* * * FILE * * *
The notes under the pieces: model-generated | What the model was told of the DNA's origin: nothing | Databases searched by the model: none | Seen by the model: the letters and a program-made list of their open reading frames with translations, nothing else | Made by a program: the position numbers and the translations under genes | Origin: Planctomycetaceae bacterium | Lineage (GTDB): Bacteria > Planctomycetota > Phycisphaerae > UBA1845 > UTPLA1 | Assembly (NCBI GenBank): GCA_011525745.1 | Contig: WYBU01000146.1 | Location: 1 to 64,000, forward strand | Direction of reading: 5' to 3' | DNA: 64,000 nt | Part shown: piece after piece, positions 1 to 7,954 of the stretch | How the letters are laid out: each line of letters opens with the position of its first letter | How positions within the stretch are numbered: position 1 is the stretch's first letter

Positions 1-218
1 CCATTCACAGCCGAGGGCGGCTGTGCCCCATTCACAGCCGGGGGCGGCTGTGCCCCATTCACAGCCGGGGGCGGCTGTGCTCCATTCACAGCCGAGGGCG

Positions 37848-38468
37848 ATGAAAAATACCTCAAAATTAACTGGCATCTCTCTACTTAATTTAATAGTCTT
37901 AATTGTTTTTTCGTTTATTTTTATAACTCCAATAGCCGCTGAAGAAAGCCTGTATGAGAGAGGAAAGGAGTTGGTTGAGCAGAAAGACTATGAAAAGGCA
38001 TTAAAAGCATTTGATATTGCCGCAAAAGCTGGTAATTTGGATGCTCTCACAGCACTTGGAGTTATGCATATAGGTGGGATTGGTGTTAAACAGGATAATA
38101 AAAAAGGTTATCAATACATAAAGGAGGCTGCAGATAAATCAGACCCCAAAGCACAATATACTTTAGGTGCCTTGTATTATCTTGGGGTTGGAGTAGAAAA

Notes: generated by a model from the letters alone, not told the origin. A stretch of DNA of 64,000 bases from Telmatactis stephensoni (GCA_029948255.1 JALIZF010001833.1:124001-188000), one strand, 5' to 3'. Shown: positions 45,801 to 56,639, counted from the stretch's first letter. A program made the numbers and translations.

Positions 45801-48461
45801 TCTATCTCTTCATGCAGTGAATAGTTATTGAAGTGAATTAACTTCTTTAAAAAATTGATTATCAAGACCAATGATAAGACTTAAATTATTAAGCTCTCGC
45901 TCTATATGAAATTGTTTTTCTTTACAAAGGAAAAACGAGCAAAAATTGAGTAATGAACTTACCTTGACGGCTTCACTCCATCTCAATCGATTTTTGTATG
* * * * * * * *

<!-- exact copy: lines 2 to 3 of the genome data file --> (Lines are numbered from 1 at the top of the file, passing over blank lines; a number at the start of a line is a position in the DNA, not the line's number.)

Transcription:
Positions 1-218
1 CCATTCACAGCCGAGGGCGGCTGTGCCCCATTCACAGCCGGGGGCGGCTGTGCCCCATTCACAGCCGGGGGCGGCTGTGCTCCATTCACAGCCGAGGGCG